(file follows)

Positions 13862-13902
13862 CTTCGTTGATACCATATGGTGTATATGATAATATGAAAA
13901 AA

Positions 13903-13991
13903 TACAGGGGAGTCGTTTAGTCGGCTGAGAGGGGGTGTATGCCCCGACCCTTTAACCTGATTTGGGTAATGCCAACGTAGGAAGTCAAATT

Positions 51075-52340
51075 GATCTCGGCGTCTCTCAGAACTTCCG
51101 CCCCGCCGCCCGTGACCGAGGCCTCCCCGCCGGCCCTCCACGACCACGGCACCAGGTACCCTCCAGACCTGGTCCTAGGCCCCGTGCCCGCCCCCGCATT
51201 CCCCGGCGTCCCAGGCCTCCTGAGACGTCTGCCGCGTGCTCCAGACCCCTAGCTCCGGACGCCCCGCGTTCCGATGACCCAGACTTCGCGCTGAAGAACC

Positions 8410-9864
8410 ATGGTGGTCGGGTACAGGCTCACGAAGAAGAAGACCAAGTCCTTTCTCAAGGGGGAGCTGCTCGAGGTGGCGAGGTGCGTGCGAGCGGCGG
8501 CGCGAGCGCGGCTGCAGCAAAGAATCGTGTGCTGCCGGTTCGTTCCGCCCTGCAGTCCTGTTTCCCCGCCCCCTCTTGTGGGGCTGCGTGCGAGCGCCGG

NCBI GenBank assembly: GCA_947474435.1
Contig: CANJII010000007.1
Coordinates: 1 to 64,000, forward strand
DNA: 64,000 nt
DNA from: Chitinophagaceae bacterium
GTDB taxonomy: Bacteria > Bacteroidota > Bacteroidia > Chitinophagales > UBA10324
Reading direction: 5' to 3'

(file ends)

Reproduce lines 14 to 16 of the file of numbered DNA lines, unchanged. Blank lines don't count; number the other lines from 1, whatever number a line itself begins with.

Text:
Contig: CANJII010000007.1
Coordinates: 1 to 64,000, forward strand
DNA: 64,000 nt